Immolation in Algeria, how far can the fire go?
Ghania Khelifi - 28/01/2012
A young man immolated himself at the end of the year 2011 in his village situated o the east coast of Algeria. He was 24 years old and has only had right to a little paragraph in the press. His act is not unusual, just an incident. In fact, it was quickly replaced in the news by another 20-year-old young unemployed who tried to commit suicide on Thursday the 22nd December in front of the labour office in Ouargla.
On the West coast, three days later, a 32-year-old woman wanted to immolate herself in front of the daïra’s (district) headquarters. Her young brother had immolated himself last November in front of the same headquarters of Arzew’s daïra. The young woman had unsuccessfully tried to meet the mayor to demand a compensation for her family after the incident that cost her brother’s life. Those who are cynical would say that those who missed their suicide were lucky not to be sentenced to up to four years in prison. This was what was the government decided. After criminalising the Harragas* attempts to illegal immigration, the government is now repressing the extreme way in which some Algerians protest.
The daily newspaper l’ Expression reported that a suicide candidate had been arrested and brought before the judge after hospital care. The “accused” was a street vendor whose goods had been seized by the police in the popular district of Bab El Oued in Algiers just like a certain Mohammed Bouazizi. At the time of the Tunisian revolution that sparked, so to speak, by young Bouazizi’s self-immolation, the phenomenon increased in Algeria reaching more than fifty cases in 2011. However self-immolations existed before.
All journalists remember Djamel Taleb, the first man to immolate himself in public. It was back in 2004, in front of Tahar Djaout Press House in Algiers. Worried by the breaking Arab revolutions, as from January 2011, President Bouteflika asked for measures to be taken to stem this deadly wave that killed youngsters but also mothers and fathers and sometimes parents and their children.
Wishful thinking. Some cases have been more publicised than others. This was the case for Abdallah Kebaili, a 25-year-old unemployed young lawyer in Ouargla in Southern Algeria. On the 14th November, Abdallah splashed himself with petrol to end up with all these closed doors he faced with his countless steps to find a job. His death triggered a strong anger movement especially among the unemployed of the city among whom he was active for years.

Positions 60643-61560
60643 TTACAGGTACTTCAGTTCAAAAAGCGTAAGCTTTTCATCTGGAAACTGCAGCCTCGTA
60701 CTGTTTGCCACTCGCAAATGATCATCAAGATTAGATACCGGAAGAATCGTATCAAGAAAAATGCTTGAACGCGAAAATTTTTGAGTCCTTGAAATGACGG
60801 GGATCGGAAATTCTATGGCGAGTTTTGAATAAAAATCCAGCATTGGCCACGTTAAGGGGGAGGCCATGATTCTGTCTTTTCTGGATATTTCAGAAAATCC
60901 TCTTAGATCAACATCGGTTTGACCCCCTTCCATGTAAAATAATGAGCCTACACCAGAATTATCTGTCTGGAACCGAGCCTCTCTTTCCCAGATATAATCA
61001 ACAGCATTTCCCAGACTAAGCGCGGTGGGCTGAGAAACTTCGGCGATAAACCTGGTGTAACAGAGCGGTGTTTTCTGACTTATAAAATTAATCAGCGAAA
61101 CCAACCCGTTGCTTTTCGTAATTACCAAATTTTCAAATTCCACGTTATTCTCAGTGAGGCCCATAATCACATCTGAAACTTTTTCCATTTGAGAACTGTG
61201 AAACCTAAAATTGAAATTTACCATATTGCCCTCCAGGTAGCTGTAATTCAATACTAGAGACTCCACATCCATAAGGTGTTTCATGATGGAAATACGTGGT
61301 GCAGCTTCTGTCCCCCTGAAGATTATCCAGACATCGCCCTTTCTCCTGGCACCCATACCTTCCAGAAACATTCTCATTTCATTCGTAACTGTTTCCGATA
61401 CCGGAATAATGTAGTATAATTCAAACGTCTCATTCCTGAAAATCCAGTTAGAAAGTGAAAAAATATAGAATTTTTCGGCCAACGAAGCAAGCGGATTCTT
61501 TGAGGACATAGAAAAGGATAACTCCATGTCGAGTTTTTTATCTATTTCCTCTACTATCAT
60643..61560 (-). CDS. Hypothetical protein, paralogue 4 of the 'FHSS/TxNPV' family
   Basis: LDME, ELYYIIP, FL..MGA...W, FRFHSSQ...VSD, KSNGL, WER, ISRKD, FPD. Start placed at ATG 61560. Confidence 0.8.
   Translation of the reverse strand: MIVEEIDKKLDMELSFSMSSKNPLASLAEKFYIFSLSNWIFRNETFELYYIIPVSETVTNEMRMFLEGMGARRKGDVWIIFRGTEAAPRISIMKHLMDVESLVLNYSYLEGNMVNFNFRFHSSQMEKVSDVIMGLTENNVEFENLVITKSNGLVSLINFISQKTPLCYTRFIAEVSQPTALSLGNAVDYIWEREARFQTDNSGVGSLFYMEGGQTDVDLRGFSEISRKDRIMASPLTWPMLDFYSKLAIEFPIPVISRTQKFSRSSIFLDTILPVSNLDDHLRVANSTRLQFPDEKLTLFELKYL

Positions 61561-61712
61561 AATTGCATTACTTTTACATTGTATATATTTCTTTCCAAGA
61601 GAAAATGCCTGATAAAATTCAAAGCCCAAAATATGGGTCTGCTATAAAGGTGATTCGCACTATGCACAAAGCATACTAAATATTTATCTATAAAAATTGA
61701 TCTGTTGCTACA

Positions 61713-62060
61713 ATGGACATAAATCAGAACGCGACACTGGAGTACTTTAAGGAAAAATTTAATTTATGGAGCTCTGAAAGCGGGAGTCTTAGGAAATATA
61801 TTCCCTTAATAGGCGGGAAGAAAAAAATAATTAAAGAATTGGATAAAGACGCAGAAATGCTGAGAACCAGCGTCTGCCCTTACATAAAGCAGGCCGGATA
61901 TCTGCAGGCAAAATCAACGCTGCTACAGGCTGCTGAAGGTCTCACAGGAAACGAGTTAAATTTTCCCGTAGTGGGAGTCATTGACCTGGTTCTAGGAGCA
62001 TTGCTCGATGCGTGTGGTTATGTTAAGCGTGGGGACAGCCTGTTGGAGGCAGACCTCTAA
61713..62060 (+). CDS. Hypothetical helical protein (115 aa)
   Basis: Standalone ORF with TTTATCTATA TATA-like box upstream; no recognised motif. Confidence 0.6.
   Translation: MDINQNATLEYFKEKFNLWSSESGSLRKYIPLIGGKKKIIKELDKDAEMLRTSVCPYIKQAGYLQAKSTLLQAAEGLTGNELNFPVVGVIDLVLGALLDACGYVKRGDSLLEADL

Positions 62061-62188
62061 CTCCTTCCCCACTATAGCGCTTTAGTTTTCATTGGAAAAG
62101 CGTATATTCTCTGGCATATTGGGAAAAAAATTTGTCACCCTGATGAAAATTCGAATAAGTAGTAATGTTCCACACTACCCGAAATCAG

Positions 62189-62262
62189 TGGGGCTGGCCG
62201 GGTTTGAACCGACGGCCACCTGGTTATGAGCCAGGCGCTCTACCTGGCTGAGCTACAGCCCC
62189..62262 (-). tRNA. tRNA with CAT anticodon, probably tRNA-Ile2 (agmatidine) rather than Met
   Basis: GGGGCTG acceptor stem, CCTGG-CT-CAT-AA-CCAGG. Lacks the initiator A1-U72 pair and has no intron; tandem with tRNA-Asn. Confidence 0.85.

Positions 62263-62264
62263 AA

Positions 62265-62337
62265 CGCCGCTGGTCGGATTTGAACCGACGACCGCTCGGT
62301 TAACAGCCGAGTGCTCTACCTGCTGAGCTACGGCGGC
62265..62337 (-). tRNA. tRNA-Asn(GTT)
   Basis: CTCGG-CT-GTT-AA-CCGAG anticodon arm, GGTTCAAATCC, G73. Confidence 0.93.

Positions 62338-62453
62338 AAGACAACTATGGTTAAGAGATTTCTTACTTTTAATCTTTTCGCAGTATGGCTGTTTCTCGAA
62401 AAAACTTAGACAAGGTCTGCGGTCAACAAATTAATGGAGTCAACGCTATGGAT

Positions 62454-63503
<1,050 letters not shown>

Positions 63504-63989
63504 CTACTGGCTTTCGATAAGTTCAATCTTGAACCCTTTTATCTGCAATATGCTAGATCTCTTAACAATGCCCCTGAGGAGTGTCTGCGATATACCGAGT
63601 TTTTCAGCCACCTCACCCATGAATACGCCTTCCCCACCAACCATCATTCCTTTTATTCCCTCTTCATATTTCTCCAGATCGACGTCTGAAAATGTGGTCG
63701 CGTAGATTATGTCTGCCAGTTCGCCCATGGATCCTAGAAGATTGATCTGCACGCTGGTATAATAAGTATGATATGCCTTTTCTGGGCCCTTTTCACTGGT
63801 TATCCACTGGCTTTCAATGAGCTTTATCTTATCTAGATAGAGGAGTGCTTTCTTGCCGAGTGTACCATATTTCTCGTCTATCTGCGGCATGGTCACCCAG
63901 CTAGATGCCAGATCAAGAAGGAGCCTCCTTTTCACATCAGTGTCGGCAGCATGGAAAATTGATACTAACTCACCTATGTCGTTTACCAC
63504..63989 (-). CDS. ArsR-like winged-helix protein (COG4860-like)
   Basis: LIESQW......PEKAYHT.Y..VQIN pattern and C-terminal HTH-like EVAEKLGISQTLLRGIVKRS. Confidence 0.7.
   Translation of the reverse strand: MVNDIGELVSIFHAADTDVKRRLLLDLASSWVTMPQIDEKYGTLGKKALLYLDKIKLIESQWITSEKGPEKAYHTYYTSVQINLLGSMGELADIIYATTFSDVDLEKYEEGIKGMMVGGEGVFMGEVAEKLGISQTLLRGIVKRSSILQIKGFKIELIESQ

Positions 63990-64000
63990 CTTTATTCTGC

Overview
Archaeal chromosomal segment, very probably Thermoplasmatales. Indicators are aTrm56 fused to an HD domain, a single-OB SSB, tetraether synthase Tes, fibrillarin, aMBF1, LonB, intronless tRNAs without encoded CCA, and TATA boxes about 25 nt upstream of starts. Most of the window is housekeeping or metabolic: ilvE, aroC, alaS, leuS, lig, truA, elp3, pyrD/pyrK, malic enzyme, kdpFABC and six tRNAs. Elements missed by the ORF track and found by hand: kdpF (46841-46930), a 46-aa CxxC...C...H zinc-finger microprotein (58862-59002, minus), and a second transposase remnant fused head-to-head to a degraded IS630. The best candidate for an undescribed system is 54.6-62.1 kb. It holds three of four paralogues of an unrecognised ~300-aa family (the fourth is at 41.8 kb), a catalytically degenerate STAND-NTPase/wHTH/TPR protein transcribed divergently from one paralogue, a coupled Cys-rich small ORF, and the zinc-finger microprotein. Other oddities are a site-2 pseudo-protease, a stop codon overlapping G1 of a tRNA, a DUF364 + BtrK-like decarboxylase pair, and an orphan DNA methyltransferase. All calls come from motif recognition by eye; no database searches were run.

Each time, these suicides raise the indignation against a political system that is unable to respond to such social distress. Nevertheless, in such a religious country like Algeria no one thinks of condemning this act. Even if in the beginning of the Arab Spring, religious institutions such as the reference institution Al Azhar recalled that Islam “strictly prohibits suicide for no matter what reason and does not permit the decision to separate oneself from one’s body to express uneasiness, anger or protest”.
Taking to the streets is no longer sufficient to bring the increasingly autistic people in power to reason.
Psychologists believe that protest is not enough to explain the phenomenon. They recall that the trauma suffered during the terrorist violence decade, massacres and rapes are engraved in collective consciousness and since they cannot be expressed otherwise, they manifest themselves through an extreme act permitting to sublimate pain and the lack of recognition. This act verbalises and recognises pain before calming it down.
Just after the 1990’s nightmare, the Algerians were subjected to national reconciliation decided by the power without the possibility to resolve the tragedy, to uproot it and delineate its responsibilities. Practitioners are the only ones to daily notice the damage of self-destruction with its myriad of suicidal pathologies. When suffering is meaningless the absurd comes as a relief.
* Harraga (in Algerian) means, literally, those who burn, and it refers to the symbolic act committed by many of these migrants, who burn their papers before they depart, making it difficult for the host countries in Europe to identify them and thus repatriate them.
Translated from French by Elizabeth Grech